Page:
Rockaby and Not I
Not I and Rockaby are later work by Beckett, written and staged some considerable time after Waiting for Godot. However, many of the latter’s themes including the absurd tragedy of human life in the modern era are reworked with ever greater condensation and minimalism. In Not I, a speaking mouth seeks to recompose itself as a subject – an ‘I’ – after some sort of collapse. Rockaby is a monologue spoken by a prematurely aged woman sitting in a rocking chair. Shannon Jackson describes watching and waiting for something to happen, for something ‘to unfold in time’, which is what theatre does. The spectator is out of sync with the rocking and the pre-recorded speaking performer. Temporality becomes content, the old woman approaches the end, and the experience evoked is the theatrical event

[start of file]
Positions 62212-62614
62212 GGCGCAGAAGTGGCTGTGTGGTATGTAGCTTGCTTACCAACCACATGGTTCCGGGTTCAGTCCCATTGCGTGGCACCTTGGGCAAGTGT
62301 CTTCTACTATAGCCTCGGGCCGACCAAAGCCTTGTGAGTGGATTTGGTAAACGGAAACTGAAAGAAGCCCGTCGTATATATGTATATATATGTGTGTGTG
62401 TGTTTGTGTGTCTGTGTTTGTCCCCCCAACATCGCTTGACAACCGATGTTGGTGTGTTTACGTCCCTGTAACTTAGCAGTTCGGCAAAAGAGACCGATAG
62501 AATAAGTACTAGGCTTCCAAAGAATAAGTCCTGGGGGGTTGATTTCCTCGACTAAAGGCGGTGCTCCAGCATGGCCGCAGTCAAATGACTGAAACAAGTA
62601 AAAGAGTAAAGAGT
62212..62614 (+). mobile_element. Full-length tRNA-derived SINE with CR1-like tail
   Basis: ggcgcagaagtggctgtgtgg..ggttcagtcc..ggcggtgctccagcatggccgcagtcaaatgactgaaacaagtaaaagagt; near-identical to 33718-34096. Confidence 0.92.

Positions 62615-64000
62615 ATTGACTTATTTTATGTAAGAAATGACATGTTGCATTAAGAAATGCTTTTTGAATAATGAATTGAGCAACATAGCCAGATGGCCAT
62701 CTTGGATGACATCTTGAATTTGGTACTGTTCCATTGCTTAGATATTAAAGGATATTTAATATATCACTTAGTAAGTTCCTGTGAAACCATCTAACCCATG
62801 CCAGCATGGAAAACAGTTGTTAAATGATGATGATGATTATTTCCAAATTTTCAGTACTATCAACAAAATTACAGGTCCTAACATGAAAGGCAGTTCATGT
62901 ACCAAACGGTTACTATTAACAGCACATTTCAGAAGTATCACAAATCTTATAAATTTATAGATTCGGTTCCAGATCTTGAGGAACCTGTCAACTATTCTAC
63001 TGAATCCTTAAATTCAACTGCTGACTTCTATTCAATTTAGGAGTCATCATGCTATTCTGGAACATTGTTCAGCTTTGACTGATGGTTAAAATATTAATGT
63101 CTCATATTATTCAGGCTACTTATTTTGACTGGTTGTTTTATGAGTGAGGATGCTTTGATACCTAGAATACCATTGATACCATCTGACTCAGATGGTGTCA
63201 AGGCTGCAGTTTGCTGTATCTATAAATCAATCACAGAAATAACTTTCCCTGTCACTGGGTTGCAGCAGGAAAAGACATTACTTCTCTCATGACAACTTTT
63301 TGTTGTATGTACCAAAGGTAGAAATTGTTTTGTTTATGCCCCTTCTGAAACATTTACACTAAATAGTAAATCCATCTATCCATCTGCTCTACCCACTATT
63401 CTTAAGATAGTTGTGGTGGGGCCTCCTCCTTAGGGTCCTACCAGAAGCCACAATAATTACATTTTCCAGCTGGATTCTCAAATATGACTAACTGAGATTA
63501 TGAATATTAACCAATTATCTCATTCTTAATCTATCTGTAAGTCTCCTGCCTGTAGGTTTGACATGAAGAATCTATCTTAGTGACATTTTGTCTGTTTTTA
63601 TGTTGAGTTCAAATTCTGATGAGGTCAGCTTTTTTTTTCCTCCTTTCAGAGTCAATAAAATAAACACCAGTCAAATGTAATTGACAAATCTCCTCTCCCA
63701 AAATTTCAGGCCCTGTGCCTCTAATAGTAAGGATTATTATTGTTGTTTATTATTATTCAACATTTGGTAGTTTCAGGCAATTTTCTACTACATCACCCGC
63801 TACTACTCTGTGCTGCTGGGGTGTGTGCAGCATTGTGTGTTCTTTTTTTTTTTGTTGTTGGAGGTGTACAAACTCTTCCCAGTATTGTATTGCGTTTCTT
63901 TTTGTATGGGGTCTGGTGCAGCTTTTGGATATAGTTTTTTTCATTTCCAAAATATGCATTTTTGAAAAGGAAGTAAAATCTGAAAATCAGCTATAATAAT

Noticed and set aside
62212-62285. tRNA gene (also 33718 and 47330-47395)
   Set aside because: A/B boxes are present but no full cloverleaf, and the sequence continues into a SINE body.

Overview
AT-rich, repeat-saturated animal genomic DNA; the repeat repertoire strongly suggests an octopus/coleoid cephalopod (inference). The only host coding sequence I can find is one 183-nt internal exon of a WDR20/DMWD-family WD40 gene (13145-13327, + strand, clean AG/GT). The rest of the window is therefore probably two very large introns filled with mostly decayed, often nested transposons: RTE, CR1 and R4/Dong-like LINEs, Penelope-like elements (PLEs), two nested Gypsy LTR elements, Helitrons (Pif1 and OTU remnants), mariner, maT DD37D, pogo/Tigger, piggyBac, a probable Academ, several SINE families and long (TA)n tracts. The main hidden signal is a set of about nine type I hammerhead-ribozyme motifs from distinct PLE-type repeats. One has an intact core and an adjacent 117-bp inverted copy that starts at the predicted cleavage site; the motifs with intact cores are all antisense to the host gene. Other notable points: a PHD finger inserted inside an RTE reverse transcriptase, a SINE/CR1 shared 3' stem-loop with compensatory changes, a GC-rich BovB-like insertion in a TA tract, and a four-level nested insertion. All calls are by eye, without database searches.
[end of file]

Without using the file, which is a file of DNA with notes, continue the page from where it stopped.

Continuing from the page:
• What particular challenges do Not I and Rockaby pose for the actor and the audience?
• Describe the interplay between speaking and moving, hearing and seeing in the plays.
• What does the female voice have to say in these plays?
• How do Jackson and Shalson differ in their responses to Rockaby?